There's still a little bit of work that needs to be done, but it's at a stage where you can use it publicly. I am using it already to manage support calls for Jutda Products including WhisperGifts and it hasn't given me any major grief so far.
If you want to contribute to the project, please submit it via Google Code and I'll review it. I'd also love to hear how you're using Jutda Helpdesk - I know there are at least a few installations out there from people who have found it via Google, so let me know and I'll give you a shout-out :)
I got married in March 2007, within a few months of a number of friends. We all shared our trials and tribulations as we each prepared for our big events, and a number of common issues arose. One of these common points of confusion was the preparation of a bridal gift registry - a list of gifts that we would love to receive from our guests.
Being somewhat geeky, I started to put together an online bridal registry system that could not only be used by my fiance and I, but also by our friends and family. This case of scratching an itch turned into a service that would eventually become WhisperGifts, the first public offering of Jutda.
This service evolved over time into a solution suitable for the commercial prime-time and as of today is ready for public consumption at whispergifts.com.
Here's just some of the major benefits of WhisperGifts:
Soon I'll publish some Django-related technical details of the service, as elements of a commercial service built on Open Source software are often interesting to the community as a whole. As a teaser, here's a few built-in functions that were made much easier with Django. Stay tuned (or rather, subscribe to the RSS Feed) for implementation details over the coming weeks.
In my recent catchup blog post I mentioned in passing a few projects including Jutda and WhisperGifts. Now, I'd like to formally introduce the former of these (with the latter coming very soon now)
When I'm not 'at work', I spend a significant amount of time working on other projects both independently and together with other talented developers. These days, all of these projects are powered by Django.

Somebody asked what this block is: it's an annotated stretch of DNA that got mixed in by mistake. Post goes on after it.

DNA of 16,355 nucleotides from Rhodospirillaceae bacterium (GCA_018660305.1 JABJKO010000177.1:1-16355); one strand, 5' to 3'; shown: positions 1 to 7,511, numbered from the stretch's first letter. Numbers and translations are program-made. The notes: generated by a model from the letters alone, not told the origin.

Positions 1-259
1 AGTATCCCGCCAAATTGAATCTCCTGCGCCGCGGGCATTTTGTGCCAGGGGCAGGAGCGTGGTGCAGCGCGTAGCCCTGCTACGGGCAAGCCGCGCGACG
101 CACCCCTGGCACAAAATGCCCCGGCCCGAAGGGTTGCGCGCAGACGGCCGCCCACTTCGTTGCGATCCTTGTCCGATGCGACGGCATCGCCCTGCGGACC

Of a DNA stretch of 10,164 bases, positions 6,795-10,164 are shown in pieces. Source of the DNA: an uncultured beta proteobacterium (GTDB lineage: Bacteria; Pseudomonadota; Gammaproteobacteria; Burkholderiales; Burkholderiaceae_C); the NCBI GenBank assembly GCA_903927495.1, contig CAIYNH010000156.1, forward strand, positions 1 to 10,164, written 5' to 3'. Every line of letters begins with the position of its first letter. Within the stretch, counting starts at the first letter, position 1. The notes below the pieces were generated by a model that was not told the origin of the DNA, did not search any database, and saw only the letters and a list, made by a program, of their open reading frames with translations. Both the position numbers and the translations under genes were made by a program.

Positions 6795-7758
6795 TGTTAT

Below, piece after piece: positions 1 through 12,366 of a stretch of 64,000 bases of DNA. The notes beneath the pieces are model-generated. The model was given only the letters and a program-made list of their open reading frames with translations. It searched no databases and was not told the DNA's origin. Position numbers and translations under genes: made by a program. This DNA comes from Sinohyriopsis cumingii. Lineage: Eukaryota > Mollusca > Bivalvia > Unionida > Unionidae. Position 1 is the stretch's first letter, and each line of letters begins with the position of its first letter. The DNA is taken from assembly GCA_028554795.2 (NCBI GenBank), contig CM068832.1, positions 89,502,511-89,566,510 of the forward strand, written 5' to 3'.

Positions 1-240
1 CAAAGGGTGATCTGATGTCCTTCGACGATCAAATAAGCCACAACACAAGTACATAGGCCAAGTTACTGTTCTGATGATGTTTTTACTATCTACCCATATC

Jutda is the glue that will pull these projects together under a single name.
The name comes from the nearly-extinct Wagiman language, spoken by a small number of indigenous Australians. It means "to point" or "to show", which I've taken on as the ethos of my new company: We’re aiming to show the way to others, to make life easier through the use of elegant online solutions.
The ultimate aim is to create simple solutions for everyday problems. No bells, no whistles, just beautiful outcomes for ugly problems.
The first project that's been finished and published is WhisperGifts, about which I'll write more in a future blog post. I'm very excited about the possibilities of this, and the impact it may have on couples in the process of organising their wedding festivities.
I've also got a few other projects in the pipeline, with no fixed feature-set or timeline. Projects that are well on their way to adulthood include:
So that's Jutda. Although I'm not planning for it to take over and become a full-time job, I hope to get some useful tools out in the wild for everyday consumers, whilst contributing further code back to the Django community wherever possible. Wish me luck!
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© Copyright 2006- Ross Poulton. All Rights Reserved unless explicitly defined.
Opinions expressed here are my own, and not those of my employer or any other party.